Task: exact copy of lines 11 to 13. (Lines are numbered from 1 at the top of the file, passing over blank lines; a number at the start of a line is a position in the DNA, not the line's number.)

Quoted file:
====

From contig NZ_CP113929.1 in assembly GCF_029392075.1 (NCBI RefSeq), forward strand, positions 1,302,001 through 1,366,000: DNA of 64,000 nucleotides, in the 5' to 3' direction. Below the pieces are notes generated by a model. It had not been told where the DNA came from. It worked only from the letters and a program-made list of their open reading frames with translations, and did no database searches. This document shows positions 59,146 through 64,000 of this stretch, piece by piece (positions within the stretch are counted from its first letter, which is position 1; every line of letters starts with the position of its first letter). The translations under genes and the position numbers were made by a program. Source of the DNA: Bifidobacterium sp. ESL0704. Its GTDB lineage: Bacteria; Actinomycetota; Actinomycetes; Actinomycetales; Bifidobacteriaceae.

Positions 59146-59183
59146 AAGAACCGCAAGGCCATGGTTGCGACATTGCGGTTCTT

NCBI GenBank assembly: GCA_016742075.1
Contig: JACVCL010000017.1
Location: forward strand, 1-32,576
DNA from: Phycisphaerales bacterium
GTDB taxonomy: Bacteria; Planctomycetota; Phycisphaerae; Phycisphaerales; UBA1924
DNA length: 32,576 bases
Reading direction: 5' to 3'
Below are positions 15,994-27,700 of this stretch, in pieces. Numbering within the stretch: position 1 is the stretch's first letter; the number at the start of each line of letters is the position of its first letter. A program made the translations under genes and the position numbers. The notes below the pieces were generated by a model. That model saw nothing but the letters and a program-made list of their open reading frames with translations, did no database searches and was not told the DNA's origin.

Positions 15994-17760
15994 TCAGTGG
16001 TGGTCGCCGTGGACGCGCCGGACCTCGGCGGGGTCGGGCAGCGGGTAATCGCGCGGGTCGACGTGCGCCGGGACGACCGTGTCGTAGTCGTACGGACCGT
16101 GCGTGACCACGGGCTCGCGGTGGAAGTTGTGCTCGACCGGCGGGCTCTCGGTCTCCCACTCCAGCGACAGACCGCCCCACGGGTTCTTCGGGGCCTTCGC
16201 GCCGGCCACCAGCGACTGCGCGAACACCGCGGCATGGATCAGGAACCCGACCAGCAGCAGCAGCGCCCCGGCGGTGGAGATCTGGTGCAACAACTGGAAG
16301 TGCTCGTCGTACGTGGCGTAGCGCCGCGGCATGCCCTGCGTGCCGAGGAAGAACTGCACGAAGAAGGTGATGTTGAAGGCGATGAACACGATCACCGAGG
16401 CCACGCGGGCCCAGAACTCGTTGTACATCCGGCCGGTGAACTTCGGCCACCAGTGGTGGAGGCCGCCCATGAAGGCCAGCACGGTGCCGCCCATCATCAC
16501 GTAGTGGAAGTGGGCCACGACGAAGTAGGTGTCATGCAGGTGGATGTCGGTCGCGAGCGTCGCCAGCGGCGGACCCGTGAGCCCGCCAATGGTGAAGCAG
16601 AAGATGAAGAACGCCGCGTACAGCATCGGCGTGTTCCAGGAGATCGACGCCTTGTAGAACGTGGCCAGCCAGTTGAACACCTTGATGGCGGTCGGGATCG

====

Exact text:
Below are positions 15,994-27,700 of this stretch, in pieces. Numbering within the stretch: position 1 is the stretch's first letter; the number at the start of each line of letters is the position of its first letter. A program made the translations under genes and the position numbers. The notes below the pieces were generated by a model. That model saw nothing but the letters and a program-made list of their open reading frames with translations, did no database searches and was not told the DNA's origin.

Positions 15994-17760
15994 TCAGTGG